Anxiety is a Concern in Over 50% of Penn State Students and Tech-Based Therapy is Helping Them Begin Treatment

Anxiety is affecting people at younger ages and not everyone is open to the help of a therapist.  According to Rachel Garman, author of Blending Psychology and Technology, anxiety is affecting 55.1% of Penn State students to the extent that some no longer desire to participate in school or extracurricular activities.

Mobile apps and computer programs are being implemented at Penn State's campus to help students recognize and begin treatment for anxiety.  From journal entries to meditation sessions, these programs are designed to keep students from simply ignoring their anxiety problem; but rather, treat and help prevent it from coming back in the future.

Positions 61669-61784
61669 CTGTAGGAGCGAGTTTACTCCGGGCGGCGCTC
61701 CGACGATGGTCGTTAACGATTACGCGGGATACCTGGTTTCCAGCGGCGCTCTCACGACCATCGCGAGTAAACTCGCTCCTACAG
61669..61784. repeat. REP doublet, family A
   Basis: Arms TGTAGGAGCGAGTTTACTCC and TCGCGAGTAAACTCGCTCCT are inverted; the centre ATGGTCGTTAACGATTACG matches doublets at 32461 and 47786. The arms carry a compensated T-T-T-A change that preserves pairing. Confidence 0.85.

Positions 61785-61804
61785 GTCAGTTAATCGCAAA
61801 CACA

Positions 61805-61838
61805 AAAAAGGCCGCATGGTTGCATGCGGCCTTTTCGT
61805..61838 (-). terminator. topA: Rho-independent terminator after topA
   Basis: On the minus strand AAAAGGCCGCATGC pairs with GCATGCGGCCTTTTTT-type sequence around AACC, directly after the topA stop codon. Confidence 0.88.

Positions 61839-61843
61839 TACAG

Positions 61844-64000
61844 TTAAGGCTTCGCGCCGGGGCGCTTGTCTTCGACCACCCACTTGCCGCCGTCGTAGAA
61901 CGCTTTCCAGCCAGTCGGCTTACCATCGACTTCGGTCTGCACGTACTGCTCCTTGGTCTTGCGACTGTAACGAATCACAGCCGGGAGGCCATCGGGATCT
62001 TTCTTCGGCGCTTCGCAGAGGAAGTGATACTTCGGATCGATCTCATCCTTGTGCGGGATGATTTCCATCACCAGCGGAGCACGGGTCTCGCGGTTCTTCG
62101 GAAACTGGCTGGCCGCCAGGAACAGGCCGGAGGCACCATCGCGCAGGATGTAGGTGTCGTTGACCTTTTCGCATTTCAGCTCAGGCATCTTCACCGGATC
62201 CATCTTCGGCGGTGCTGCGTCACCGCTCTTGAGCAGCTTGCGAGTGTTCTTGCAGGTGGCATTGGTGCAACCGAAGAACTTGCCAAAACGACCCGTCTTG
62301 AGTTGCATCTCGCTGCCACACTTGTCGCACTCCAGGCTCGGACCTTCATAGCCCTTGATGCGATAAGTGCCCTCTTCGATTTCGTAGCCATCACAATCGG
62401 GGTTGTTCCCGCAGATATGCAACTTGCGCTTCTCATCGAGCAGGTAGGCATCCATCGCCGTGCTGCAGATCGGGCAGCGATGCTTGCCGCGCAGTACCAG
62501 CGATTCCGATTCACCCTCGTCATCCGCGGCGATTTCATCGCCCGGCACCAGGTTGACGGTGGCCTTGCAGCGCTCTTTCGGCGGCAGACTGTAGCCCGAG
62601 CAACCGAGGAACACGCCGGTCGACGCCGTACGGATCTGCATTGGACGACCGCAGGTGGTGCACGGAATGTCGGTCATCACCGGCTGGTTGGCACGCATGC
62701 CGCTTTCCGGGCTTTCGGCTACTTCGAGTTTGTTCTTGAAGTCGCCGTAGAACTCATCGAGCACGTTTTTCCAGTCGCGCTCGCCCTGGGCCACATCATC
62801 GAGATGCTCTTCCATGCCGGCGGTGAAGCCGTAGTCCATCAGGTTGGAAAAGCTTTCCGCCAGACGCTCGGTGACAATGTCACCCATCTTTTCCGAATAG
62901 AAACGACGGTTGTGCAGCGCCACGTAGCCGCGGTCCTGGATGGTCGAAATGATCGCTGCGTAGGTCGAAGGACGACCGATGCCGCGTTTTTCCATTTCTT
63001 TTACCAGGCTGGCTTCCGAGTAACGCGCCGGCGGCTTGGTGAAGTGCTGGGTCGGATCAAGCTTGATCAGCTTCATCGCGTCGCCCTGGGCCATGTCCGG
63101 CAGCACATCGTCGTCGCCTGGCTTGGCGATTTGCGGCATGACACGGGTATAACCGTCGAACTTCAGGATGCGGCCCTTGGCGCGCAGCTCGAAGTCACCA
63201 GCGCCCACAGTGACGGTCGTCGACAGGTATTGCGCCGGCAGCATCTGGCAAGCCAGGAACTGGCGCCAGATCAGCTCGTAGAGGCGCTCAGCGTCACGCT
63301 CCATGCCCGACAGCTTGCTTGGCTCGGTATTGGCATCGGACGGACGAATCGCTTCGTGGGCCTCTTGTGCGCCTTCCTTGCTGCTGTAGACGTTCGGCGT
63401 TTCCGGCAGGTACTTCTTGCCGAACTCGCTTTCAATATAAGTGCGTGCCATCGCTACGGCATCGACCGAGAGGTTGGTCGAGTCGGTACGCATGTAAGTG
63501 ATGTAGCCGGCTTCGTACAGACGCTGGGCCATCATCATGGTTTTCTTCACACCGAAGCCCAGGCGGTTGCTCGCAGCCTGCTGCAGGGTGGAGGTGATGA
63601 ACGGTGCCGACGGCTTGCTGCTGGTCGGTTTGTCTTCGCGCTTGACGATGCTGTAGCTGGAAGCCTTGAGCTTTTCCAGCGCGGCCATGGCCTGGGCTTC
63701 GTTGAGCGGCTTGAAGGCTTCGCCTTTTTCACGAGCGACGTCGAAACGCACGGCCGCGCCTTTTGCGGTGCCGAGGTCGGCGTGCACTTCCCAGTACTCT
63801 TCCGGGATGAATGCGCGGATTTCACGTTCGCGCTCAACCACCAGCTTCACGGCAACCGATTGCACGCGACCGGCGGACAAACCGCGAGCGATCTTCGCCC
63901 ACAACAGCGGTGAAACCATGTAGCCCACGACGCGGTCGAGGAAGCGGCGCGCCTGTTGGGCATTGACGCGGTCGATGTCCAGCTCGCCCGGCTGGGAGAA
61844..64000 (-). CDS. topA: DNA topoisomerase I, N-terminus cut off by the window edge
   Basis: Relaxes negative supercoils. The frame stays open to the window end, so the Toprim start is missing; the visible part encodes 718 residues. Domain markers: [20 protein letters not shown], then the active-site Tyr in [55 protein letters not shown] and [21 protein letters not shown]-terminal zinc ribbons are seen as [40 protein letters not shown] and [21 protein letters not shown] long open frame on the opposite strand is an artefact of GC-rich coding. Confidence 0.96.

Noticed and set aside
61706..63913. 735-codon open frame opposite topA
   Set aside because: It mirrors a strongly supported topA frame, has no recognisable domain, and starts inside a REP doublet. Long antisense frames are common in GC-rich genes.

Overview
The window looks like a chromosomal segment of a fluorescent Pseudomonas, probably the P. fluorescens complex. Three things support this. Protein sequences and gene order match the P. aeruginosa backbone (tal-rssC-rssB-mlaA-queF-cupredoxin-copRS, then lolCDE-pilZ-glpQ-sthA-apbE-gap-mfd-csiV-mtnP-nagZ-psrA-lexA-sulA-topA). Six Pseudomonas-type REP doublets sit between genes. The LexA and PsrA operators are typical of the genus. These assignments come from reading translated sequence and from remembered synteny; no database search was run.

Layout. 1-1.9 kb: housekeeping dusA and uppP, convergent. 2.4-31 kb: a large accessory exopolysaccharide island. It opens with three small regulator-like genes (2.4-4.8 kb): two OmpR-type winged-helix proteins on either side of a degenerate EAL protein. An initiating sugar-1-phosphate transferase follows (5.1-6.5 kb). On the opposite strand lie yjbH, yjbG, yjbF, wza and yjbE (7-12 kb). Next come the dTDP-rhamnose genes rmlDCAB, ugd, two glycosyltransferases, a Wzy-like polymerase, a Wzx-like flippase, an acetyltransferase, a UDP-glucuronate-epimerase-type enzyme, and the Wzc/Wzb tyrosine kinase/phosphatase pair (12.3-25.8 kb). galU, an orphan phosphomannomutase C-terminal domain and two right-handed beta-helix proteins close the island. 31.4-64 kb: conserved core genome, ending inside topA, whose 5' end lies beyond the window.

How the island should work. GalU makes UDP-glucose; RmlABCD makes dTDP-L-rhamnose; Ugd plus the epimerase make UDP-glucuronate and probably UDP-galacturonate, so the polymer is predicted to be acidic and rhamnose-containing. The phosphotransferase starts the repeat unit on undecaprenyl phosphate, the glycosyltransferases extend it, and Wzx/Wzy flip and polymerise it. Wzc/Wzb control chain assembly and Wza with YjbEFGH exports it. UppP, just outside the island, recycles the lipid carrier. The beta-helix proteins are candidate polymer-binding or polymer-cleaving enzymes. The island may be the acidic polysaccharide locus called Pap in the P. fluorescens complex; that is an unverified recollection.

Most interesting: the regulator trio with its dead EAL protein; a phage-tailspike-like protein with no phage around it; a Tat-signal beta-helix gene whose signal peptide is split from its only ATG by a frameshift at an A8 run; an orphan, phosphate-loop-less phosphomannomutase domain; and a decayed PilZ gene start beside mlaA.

One of the challenges that researcher Michelle Newman faces is that students do not desire to move forward with the program and instead simply download the app and never use it.  One proposition is the inclusion of a coach, or personal psychologist assigned to check in on the student's progress.

With the inclusion of technology into psychological treatments, Newman hopes to help those who would not otherwise seek out therapy and lead other students to more direct treatment with a psychologist.

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